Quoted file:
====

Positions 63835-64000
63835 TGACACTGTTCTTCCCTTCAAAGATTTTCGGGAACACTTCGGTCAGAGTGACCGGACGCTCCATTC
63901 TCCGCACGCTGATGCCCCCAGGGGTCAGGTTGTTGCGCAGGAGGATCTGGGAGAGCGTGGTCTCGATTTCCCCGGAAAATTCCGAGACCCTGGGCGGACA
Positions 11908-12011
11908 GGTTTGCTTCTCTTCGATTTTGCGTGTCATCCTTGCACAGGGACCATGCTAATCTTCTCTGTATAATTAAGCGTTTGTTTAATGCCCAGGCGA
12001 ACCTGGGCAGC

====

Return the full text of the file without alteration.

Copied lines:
Positions 63835-64000
63835 TGACACTGTTCTTCCCTTCAAAGATTTTCGGGAACACTTCGGTCAGAGTGACCGGACGCTCCATTC
63901 TCCGCACGCTGATGCCCCCAGGGGTCAGGTTGTTGCGCAGGAGGATCTGGGAGAGCGTGGTCTCGATTTCCCCGGAAAATTCCGAGACCCTGGGCGGACA
Positions 11908-12011
11908 GGTTTGCTTCTCTTCGATTTTGCGTGTCATCCTTGCACAGGGACCATGCTAATCTTCTCTGTATAATTAAGCGTTTGTTTAATGCCCAGGCGA
12001 ACCTGGGCAGC